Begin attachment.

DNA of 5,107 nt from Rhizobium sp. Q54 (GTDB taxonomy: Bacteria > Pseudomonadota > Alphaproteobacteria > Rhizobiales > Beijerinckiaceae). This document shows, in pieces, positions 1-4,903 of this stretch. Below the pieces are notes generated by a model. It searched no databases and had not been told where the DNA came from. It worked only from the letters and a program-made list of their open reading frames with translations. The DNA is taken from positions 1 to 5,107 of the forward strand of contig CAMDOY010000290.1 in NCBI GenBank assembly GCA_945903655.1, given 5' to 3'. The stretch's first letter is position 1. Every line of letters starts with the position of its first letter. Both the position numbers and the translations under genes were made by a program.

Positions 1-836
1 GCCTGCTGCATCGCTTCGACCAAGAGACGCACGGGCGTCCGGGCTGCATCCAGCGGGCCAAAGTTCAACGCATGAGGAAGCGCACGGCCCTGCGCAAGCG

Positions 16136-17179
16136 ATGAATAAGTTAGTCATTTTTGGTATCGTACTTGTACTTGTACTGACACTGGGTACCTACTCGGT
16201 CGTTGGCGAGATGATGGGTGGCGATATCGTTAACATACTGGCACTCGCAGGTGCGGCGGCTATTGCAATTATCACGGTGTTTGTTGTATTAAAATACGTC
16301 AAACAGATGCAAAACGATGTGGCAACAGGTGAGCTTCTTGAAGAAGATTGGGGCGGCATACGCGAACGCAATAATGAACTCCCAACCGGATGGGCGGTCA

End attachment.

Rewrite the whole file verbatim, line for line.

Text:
DNA of 5,107 nt from Rhizobium sp. Q54 (GTDB taxonomy: Bacteria > Pseudomonadota > Alphaproteobacteria > Rhizobiales > Beijerinckiaceae). This document shows, in pieces, positions 1-4,903 of this stretch. Below the pieces are notes generated by a model. It searched no databases and had not been told where the DNA came from. It worked only from the letters and a program-made list of their open reading frames with translations. The DNA is taken from positions 1 to 5,107 of the forward strand of contig CAMDOY010000290.1 in NCBI GenBank assembly GCA_945903655.1, given 5' to 3'. The stretch's first letter is position 1. Every line of letters starts with the position of its first letter. Both the position numbers and the translations under genes were made by a program.

Positions 1-836
1 GCCTGCTGCATCGCTTCGACCAAGAGACGCACGGGCGTCCGGGCTGCATCCAGCGGGCCAAAGTTCAACGCATGAGGAAGCGCACGGCCCTGCGCAAGCG

Positions 16136-17179
16136 ATGAATAAGTTAGTCATTTTTGGTATCGTACTTGTACTTGTACTGACACTGGGTACCTACTCGGT
16201 CGTTGGCGAGATGATGGGTGGCGATATCGTTAACATACTGGCACTCGCAGGTGCGGCGGCTATTGCAATTATCACGGTGTTTGTTGTATTAAAATACGTC
16301 AAACAGATGCAAAACGATGTGGCAACAGGTGAGCTTCTTGAAGAAGATTGGGGCGGCATACGCGAACGCAATAATGAACTCCCAACCGGATGGGCGGTCA